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Market Report

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27 January 2014 / Vol 8 Issue 30

Summary of the week

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Good global demand for wheat; export sales of US soyabeans and maize also remain stronger than expected as South American harvest approaches



Low snow cover in US and Eastern Europe currently, however, will become bullish if crop damage occurs due to low temperartures



Issues with transport logistics are slowing Canadian exports, which may increase carry-over stocks; rains forecast for South America; stronger Sterling adds downward pressure to UK prices

wheat icon


A lack of adequate snow cover was a key theme for grain markets last week, with concerns for parts of the US and Eastern Europe, particularly Southern Russia and Ukraine. While low snow cover does not necessarily present a problem, it does leave crops exposed should temperatures suddenly fall.  With several weather forecasts suggesting very low temperatures in the week ahead, these concerns have offered some support to wheat prices.

While the latest USDA forecasts indicated the global wheat market remains comfortably supplied, there were signs that the recent fall in price may have been viewed as a buying opportunity. Saudi Arabia, Algeria and Iraq made purchases of wheat totalling over 1.5Mt last week (see side for details). 

With rains forecast for South America this week, likely favourable for growing maize crops, stronger than expected US maize export sales kept the market largely stable.  The USDA reported net export sales (new commitments less any cancellations) for the week ending 16 Jan at 693Kt.  Further new sales totalling 370Kt were reported on Friday to Spain (150Kt), Egypt (120Kt) and Japan (100Kt).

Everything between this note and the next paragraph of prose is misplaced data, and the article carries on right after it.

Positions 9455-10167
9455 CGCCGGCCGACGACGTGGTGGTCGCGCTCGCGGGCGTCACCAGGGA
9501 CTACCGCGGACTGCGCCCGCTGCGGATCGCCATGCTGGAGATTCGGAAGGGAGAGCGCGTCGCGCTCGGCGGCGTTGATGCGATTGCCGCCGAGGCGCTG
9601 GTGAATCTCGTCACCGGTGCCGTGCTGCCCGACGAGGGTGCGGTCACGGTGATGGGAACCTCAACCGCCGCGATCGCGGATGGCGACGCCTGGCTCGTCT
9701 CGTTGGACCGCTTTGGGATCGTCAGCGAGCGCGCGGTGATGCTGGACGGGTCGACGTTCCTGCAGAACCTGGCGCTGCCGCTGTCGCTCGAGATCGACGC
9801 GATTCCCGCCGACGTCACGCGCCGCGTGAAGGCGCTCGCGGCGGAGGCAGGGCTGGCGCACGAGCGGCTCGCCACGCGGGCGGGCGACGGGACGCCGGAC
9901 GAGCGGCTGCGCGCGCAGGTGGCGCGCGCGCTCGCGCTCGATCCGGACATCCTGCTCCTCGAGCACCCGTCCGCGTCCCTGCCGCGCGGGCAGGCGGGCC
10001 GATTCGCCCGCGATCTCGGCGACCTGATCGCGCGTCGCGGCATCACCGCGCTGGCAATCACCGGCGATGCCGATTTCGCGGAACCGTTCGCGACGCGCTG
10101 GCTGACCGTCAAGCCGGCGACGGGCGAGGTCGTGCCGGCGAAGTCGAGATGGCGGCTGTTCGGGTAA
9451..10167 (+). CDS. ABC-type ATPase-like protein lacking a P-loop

oilseed icon


European rapeseed prices were relatively calm last week, with the May-14 contract in Paris taking support at the €355/t level, but remaining firmly below the €360/t mark – where it has been since early January. The same trend was seen with UK delivered values. Volatility has remained in soyabean market as tightening US stocks coincide once again with approaching South American supplies.

Canada remains a key watch area for rapeseed (canola) with Agriculture and Agri-Food Canada estimating exports this season at 8.2Mt – up almost 1Mt on the previous season. However, export progress in Jul-Dec 2013 was relatively poor with just 3.1Mt being shipped – the lowest level for the period since 2010 and down 11% the previous year (Canadian Grain Commission).

The poor pace is attributed to rail freight logistics issues and means the market will need to work hard if the current full season forecast is to be met. The situation is reflected in prices with Canadian May-14 futures prices in January at almost a €60/t discount to the Paris counterpart – typically this is more like €20-€35/t.

Strengthening Pound adds further downward pressure to UK grain prices

The positive economic news coming out of the UK in recent weeks has given support to the Pound against the Euro, although uncertainty remains. A stronger pound makes exports less competitive and imports cheaper, which adds further downward pressure to UK grain prices on top of global price movements.

Since July, the Pound has appreciated by €0.05. Based on wheat and rapeseed prices of €190/t and €350/t, this reduces UK prices by £6.77/t and £12.46/t respectively.

Price Summary

Generally global grain prices closed slightly higher on Friday, compared to the previous week. Wheat prices stabilised with concerns over the potential impact of forecast cold weather in the week ahead. For maize, stronger than expected US export sales helped prices remain just positive.

Note: the US futures markets were closed last Monday for Martin Luther King day.

For full prices, see the latest Market Data Publication.
For historic prices, see the Market Data Centre.

International Futures Prices (May-14)

Delivered prices

(as at Thursday)



N. West bread wheat

E.Anglia feed wheat

Yorkshire feed wheat

Central Scotland

feed wheat

Erith Oilseed Rape


Jan 14

Jan 14

Jan 14


Feb 14













Ex farm prices

(weekly average corn returns for w/e 23 January )


Bread milling wheat

Feed Wheat

Feed barley


Jan 14

Jan 14

Jan 14










(as at Fridays close)

£1 = Eur 1.2061

£1 = $1.6508

Eur 1 = $1.3687





Market analysis as it happens

AHDB/HGCA is changing the way in which it delivers grain and oilseed market analysis to the industry.